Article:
# Go is faster than Python? (an example parsing huge JSON logs)

Recently at work I came across a problem where I had to go through a year’s worth of logs and corelate two different fields across all of our requests. On the good side, we have the logs stored as JSON objects (archived from Datadog which collects them). On the down side… it’s kind of a huge amount of data. Not as much as I’ve dealt with at previous jobs/in some academic problems, but we’re still talking on the order of terabytes.

On one hand, write up a quick Python script, fire and forget. It takes maybe ten minutes to write the code and (for this specific example) half an hour to run it on the specific cloud instance the logs lived on. So we’ll start with that. But then I got thinking… Python is supposed to be super slow right? Can I do better?

(Note: This problem is mostly disk bound. So Python actually for the most part does just fine.)

# A CLI Tool for Bulk Processing Github Dependabot Alerts (with GraphQL!)

Dependabot is … somewhat useful. When it comes to letting you know that there are critical issues in your dependencies that can be fixed simply by upgrading the package (they did all the work for you*). The biggest problem is that it can just be insanely noisy. In a busy repo with multiple Node.JS codebases (especially), you can get dozens to even hundreds of reports a week. And for each one, you optimally would update the code… but sometimes it’s just not practical. So you have to decide which updates you actually apply.

So. How do we do it?

Well the traditional rest based Github APIs don’t expose the dependabot data, but the newer GraphQL one does! I’ll admit, I haven’t used as much GraphQL as I probably should, it’s… a bit more complicated than REST. But it does expose what I need.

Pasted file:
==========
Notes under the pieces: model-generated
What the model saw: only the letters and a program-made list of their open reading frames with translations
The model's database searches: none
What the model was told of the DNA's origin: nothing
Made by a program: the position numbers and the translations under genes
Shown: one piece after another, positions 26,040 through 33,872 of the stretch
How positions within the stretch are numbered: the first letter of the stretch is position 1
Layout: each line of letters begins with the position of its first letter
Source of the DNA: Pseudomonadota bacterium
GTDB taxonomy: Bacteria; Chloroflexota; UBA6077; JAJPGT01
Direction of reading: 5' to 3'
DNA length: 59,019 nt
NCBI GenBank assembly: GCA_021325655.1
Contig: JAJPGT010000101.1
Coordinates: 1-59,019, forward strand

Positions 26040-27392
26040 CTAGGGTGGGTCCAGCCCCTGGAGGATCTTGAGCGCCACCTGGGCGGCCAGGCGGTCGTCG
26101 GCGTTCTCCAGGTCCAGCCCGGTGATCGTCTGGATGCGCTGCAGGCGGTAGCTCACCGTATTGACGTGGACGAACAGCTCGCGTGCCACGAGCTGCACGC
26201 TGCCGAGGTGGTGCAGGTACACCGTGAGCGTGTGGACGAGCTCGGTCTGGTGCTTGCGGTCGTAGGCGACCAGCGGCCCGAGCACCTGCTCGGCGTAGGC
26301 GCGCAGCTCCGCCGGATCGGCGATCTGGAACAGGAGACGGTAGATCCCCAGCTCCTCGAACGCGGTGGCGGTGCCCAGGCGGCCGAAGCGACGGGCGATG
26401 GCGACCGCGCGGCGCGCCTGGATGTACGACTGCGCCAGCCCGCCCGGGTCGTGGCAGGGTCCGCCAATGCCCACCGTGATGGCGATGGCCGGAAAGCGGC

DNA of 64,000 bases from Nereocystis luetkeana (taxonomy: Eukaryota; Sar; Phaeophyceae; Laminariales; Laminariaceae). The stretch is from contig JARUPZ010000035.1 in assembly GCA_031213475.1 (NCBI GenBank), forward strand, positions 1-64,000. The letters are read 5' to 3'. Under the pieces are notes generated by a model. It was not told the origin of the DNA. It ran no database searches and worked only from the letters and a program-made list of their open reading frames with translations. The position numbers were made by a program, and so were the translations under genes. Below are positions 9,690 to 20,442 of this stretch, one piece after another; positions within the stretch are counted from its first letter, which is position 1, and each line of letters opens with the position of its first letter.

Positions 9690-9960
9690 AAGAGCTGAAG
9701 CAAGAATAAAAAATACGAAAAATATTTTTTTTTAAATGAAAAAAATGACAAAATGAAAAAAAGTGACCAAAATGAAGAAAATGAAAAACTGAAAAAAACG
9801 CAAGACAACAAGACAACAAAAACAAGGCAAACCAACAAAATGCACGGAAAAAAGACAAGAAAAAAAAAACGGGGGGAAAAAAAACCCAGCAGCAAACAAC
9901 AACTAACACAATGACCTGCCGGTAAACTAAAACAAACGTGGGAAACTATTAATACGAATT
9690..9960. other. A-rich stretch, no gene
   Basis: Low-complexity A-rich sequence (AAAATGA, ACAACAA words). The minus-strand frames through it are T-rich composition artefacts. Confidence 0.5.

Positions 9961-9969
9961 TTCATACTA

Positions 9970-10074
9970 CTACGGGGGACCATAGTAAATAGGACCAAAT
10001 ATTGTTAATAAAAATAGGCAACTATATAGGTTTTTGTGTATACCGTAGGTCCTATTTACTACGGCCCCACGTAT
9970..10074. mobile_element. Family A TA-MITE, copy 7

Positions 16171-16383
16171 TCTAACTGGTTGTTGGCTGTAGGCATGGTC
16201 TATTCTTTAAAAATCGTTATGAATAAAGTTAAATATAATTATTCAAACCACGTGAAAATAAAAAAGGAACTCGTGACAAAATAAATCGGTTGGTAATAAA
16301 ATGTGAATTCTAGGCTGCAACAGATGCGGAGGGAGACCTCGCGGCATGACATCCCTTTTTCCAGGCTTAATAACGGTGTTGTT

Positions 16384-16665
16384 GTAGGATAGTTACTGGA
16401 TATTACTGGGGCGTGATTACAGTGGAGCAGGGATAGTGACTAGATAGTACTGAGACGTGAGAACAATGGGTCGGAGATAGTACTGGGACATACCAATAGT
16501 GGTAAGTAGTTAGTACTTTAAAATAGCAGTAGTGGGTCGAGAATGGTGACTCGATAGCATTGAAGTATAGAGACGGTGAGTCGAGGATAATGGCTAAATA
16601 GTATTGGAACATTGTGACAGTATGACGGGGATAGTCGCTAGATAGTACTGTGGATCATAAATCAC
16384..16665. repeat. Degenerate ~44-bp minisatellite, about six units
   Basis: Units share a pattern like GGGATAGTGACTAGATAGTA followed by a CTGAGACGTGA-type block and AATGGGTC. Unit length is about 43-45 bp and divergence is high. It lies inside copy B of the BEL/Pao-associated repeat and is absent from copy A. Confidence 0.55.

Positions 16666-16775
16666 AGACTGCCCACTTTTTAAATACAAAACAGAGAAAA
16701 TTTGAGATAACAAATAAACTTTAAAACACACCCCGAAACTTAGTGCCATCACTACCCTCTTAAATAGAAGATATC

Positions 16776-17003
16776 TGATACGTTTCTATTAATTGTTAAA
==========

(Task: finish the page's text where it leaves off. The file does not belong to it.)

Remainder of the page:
# A simple Flask Logging/Echo Server

A very simple server that can be used to catch all incoming HTTP requests and just echo them back + log their contents. I needed it to test what a webhook actually returned to me, but I’m sure that there are a number of other things it could be dropped in for.

It will take in any GET/POST/PATCH/DELETE HTTP request with any path/params/data (optionally JSON), pack that data into a JSON object, and both log that to a file (with a UUID1 based name) plus return this object to the request.

Warning: Off hand, there is already a potential security problem in this regarding DoS. It will happily try to log anything you throw at it, no matter how big and will store those in memory first. So long running requests / large requests / many requests will quickly eat up your RAM/disk. So… don’t leave this running unattended? At least not without additional configuration.

# Pulling more than 5000 logs from datadog

Datadog is pretty awesome. I wish I had it at my previous job, but better late than never. In particular, I’ve used it a lot for digging through recent logs to try to construct various events for various (security related) reasons.

One of the problems I’ve come into though is that eventually you’re going to hit the limits of what datadog can do. In particular, I was trying to reconstruct user’s sessions and then check if they made one specific sequence of calls or another one. So far as I know, that isn’t directly possible, so instead, I wanted to download a subset of the datadog logs and process them locally.

Turns out, you just can’t export more than 5000 logs directly. But… they have an API with pagination!

# Solving Snakebird

Snakebird!

A cute little puzzle game, where you move around snake(birds). Move any number of snakes around the level, eating fruit, and getting to the exit. The main gotchas are that you have gravity to content with–your snake will easily fall off the edge of the world–and each time you eat a fruit, your snake gets bigger. This can help get longer to get into hard to reach places or it can cause trouble when you trap yourself in corners.

Let’s use the new immutable.js solver to solve these problems!

A bit ago I wrote about writing a generic brute force solver (wow, was that really two months ago?). It got … complicate. Mostly, because every time I wrote a step function, I had to be careful to undo the same. Wouldn’t it be nice if we could just write a step function and get backtracking for ‘free’?